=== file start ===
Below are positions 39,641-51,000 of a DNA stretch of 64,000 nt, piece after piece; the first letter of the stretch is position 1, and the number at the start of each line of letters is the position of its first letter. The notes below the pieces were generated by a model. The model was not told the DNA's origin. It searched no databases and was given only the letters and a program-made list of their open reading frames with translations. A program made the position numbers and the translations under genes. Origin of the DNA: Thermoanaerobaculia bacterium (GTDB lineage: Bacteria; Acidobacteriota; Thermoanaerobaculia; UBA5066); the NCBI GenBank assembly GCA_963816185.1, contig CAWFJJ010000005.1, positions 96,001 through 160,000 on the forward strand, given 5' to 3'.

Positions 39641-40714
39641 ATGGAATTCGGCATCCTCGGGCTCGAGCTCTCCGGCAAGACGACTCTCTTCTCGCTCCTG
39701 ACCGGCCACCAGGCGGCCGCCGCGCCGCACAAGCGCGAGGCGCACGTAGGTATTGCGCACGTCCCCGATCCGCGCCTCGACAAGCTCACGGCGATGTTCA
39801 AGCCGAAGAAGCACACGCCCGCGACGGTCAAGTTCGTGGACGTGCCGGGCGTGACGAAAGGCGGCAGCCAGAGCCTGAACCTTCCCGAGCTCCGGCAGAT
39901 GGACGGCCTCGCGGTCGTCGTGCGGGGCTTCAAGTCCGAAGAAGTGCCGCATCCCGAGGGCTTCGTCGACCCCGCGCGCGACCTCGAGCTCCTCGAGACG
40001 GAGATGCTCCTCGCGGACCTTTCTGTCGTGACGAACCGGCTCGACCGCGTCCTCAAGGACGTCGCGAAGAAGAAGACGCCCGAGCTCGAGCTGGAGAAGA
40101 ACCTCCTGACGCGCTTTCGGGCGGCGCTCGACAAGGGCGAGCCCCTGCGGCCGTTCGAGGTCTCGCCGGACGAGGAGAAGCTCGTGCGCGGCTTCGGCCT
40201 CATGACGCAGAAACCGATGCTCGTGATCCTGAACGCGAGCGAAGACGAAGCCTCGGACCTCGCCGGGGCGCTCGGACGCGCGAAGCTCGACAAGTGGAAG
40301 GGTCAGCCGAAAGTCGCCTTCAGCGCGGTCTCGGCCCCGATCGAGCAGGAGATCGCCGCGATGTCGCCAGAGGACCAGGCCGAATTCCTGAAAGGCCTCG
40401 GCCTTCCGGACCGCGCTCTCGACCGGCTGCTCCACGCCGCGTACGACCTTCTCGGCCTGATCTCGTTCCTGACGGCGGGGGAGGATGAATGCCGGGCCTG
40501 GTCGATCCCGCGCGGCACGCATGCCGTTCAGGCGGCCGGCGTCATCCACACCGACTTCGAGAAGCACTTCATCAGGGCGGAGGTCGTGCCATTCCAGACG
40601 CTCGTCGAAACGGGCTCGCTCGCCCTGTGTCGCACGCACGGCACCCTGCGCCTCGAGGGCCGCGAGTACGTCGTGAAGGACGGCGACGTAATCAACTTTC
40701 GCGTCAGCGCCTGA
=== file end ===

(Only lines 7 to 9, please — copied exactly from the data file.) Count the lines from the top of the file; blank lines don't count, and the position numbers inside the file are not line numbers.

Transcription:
40001 GAGATGCTCCTCGCGGACCTTTCTGTCGTGACGAACCGGCTCGACCGCGTCCTCAAGGACGTCGCGAAGAAGAAGACGCCCGAGCTCGAGCTGGAGAAGA
40101 ACCTCCTGACGCGCTTTCGGGCGGCGCTCGACAAGGGCGAGCCCCTGCGGCCGTTCGAGGTCTCGCCGGACGAGGAGAAGCTCGTGCGCGGCTTCGGCCT
40201 CATGACGCAGAAACCGATGCTCGTGATCCTGAACGCGAGCGAAGACGAAGCCTCGGACCTCGCCGGGGCGCTCGGACGCGCGAAGCTCGACAAGTGGAAG